Bank CD — Certificates of Deposit (CDs)
Also known as “time deposits,” certificates of deposit (CDs) are an insured bank product that pays a fixed rate of interest for a specified period of time (e.g., 18 months). These are favorites for retirement savings
among seniors because of their safety. Typical CD maturities range from seven days to five years, with higher rates
of return paid on CDs with longer maturities. A penalty is assessed if funds are withdrawn prior to maturity, resulting in the loss of a certain number of days of interest (the amount varies among financial institutions). If an early withdrawal penalty exceeds the interest earned, the difference will be deducted from an investor’s principal.
Many people think that CDs can only be purchased at banks. Many credit unions and full-service brokerage firms also sell federally insured CDs, thereby catering to seniors’ retirement savings needs. Investment firms purchase the CDs of banks nationwide in large blocks and sell them to investors in small denominations. The difference between their buying and selling price, called “the spread,” is how they make a profit. Since brokers shop the entire country for high yields, brokered CDs often pay more attractive rates than CDs at local banks. CDs can be redeemed prior to maturity, often without penalty, but, due to interest rate risk, the value of a brokered CD can be higher or lower than someone’s initial investment.
Another options for retirement savings, a relatively new type of CD, is the equity-indexed CD. Sold through both banks and brokers, these CDs base returns, in part, on appreciation of a stock market index like the Standard & Poor’s 500 (S&P 500). Many require a $5,000 initial investment ($2,000 for IRAs). Unfortunately, equity-indexed CDs rarely include the full appreciation potential of the S&P 500 because they exclude the portion derived from company dividends. Many also cap the maximum growth rate, which further reduces upside potential. As a result, most financial advisors suggest avoiding these CDs and buying regular CDs for income and a stock index fund for capital growth.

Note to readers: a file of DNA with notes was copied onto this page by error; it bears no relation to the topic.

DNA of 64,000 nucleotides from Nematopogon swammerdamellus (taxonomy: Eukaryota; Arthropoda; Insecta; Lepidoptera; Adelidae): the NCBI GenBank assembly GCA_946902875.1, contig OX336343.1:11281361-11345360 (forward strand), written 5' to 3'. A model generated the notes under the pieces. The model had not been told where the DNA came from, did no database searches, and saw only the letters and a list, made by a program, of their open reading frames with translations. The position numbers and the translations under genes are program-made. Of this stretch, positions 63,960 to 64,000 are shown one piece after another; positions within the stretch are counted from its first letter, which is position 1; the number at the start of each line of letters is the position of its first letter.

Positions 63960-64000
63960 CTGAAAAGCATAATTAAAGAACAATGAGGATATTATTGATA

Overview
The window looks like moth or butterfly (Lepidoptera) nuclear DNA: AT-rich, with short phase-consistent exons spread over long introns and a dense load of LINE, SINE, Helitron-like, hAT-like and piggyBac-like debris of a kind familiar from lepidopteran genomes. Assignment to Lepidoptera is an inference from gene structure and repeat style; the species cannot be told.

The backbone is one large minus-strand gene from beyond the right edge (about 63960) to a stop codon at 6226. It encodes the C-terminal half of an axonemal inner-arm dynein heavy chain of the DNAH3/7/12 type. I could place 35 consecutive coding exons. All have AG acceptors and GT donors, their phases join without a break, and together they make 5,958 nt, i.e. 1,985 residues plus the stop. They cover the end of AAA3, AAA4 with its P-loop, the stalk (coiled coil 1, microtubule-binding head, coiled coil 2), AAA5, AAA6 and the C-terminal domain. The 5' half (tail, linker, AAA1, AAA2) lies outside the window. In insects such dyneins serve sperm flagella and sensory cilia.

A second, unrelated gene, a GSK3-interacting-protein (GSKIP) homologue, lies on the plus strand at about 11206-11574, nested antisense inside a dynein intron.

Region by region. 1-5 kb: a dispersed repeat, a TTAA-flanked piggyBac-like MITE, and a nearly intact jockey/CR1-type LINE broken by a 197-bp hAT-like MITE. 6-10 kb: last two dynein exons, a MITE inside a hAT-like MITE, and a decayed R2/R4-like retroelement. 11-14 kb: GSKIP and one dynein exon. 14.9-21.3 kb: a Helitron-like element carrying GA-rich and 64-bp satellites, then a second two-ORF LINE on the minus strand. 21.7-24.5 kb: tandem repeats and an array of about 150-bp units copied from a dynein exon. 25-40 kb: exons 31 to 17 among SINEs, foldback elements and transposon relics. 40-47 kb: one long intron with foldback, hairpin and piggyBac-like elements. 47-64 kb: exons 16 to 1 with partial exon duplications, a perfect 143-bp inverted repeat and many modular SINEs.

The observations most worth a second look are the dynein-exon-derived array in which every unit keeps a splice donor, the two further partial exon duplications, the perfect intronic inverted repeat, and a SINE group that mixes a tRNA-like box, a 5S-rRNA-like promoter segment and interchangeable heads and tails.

Money Market Mutual Funds
Money market mutual funds are a type of mutual fund consisting of high quality, short-term debt instruments such as Treasury bills and short term corporate IOUs. Like all mutual funds, money market mutual fund (MMMF) portfolios are professionally managed and a management fee is charged against fund assets to cover this expense. MMMFs offer market-based rates and are quick to respond to changing conditions because the average maturity of securities in their portfolio is 90 days or less. The minimum initial deposit is set by individual investment firms and can range from $250 to $25,000. MMMFs can be purchased directly from investment companies or with the assistance of financial advisors. The factor that makes these popular for retirement savings compared to CDs is that money market funds are totally liquid, just like a checking account.
Unlike bank-sponsored money market deposit accounts (MMDAs), there is no FDIC insurance if a MMMF fails to maintain a $1 share price. Failures have happened very infrequently in the last 20 years, however, and most investment firms have shored up MMMF prices with other company assets to avoid a loss of principal by investors. Limited check writing is generally available on MMMFs with a minimum amount (e.g., $250) per check. Investors seeking both safety of principal and tax advantages can select tax-exempt MMMFs that include short-term securities issued by state and local governments. Other conservative choices are MMMFs that invest solely in Treasury bills and/or Treasuries plus debt of federal government agencies.
Guaranteed Investment Contracts
Called GICs for short, guaranteed investment contracts are fixed-income contracts issued by insurance companies as an investment option for 401(k) retirement plans. Another, more commonly used, name for GICs is “stable value funds.” Like CDs, only tax-deferred, GICs pay a fixed-interest rate for a specified period of time (e.g. 3 to 5 years). Because they are backed by an insurance company, and not the federal government, GICs generally pay a higher return than CDs and other cash investments. Their return is lower than stocks, however, leading to criticism that they are inappropriate for long-term financial goals like retirement. These are popular for retirement savings among the most conservative investors.